[view from the village green | image source]
FCB were masterplanners and architects for 2/3 of the dwellings. The remaining units were designed by MacCreanor Lavington Architects and Alison Brooks Architects. The site is near the city center and the train station, and the site planning reflects an emphasis on pedestrian movement and the design of well-scaled in-between spaces, something FCB are highly skilled at. Of course what's lacking most is a mixed-use component to the large development, though the dwellings do allot for 30% affordable units.
[masterplan with FCB's buildings in orange | image source (PDF)]
The buildings by FCB are also skilled, particularly in their massing and materiality. In this type of development the relationship of building to open space is very important, and the terracing and punctuation of the below example illustrates one take on this relationship. Not only do the two gestures make for an appealing appearance from the lawn, the terrace allows for private outdoor space adjacent to the "public" open space and the chimneys anchor each unit within the larger mix.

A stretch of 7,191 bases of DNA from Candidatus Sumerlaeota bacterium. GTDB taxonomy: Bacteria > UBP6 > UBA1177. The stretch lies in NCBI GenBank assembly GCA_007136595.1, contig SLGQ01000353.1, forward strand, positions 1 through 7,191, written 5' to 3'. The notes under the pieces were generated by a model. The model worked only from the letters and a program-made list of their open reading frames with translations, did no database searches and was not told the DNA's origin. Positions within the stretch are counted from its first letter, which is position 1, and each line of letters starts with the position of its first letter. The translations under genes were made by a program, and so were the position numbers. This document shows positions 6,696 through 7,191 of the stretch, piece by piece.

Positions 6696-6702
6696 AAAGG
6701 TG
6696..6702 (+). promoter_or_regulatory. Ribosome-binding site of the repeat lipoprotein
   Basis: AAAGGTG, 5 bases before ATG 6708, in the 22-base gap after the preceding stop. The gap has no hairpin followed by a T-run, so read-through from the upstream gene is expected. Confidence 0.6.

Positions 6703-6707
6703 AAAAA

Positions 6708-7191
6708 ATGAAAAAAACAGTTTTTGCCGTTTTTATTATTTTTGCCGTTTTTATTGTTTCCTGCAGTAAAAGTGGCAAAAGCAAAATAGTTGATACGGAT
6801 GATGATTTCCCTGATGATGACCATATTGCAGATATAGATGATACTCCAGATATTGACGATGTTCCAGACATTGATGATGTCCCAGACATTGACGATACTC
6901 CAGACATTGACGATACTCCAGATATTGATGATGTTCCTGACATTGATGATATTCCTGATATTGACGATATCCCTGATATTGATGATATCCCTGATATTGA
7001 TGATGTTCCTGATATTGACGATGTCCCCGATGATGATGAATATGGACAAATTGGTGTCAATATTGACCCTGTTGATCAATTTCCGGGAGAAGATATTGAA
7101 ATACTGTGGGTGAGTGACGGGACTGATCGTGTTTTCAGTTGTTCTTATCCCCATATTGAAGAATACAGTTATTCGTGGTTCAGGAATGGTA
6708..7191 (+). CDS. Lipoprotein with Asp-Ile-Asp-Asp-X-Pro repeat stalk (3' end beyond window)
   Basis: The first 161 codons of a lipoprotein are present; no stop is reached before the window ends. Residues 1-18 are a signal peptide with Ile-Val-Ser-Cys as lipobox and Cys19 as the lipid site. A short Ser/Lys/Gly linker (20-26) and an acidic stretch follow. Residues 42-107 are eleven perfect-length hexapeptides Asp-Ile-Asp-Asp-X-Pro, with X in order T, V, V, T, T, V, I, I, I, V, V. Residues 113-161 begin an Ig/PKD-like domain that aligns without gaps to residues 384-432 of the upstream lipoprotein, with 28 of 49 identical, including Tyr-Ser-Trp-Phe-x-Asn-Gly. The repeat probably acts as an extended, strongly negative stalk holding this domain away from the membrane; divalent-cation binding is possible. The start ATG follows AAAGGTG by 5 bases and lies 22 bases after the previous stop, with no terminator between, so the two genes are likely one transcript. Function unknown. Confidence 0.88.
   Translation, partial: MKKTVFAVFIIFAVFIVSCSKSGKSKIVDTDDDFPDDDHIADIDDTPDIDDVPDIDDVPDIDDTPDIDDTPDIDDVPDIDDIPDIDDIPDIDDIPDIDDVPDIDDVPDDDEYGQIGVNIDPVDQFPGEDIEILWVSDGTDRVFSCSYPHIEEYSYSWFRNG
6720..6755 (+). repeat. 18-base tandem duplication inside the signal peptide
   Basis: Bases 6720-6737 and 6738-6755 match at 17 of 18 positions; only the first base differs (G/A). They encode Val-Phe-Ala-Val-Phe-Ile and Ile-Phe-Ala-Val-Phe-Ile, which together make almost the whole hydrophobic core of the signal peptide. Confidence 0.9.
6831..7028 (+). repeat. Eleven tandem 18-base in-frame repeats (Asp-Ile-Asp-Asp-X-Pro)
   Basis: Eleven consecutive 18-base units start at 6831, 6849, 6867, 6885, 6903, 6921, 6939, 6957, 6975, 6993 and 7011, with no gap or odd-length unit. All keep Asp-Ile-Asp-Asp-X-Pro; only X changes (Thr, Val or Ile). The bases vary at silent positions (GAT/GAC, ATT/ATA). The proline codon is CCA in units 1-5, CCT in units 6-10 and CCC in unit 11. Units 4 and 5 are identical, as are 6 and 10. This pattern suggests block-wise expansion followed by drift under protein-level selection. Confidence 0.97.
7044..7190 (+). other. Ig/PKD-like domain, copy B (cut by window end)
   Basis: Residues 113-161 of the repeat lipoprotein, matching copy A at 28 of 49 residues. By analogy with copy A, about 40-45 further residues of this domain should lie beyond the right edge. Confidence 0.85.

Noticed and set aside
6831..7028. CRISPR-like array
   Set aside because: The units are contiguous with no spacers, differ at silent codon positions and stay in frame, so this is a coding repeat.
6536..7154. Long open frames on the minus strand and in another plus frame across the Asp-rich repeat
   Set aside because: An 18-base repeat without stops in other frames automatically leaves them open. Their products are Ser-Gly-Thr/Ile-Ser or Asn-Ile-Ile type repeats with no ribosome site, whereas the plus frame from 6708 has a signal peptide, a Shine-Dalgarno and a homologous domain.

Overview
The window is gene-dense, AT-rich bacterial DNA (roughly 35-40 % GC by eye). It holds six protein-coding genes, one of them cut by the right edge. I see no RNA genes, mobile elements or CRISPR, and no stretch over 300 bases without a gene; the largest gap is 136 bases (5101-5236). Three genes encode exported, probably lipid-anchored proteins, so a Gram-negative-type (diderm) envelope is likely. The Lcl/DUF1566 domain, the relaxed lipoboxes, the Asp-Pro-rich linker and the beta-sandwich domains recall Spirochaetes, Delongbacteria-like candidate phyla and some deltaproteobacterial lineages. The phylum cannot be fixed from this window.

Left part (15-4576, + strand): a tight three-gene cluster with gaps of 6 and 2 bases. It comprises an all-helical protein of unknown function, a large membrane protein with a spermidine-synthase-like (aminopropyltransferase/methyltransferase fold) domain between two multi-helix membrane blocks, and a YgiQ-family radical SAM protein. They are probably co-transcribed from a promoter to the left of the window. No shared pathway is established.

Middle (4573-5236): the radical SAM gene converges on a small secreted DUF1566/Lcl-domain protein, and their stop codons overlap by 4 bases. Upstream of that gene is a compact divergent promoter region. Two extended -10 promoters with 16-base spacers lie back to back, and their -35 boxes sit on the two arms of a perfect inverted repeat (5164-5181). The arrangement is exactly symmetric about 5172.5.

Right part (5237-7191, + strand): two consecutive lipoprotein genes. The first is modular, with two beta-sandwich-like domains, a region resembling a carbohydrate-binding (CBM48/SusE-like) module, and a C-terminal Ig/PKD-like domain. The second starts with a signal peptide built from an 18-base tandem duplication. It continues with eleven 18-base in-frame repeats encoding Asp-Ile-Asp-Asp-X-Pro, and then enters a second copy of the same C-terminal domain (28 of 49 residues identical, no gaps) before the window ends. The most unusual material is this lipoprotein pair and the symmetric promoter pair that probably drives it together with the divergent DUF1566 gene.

[another view from the village green | image source]
[two of FCB's designs | image source]
Another of FCB's designs is a bit more unconventional. An open timber frame layers the facades and provides support for projecting balconies. The weathered wood softens the Modernist vocabulary of the design as well as its larger massing. The tectonics of the frame and the balconies is equally subtle, yet very strong in its apparent simplicity. From the large scale to the small, one can see why the project has garnered so many awards.
[close-up of timber frame facade | image source]
:: Countryside Properties (project page)
:: Feilden Clegg Bradley Studios
:: MacCreanor Lavington Architects
:: Alison Brooks Architects
:: via eye candy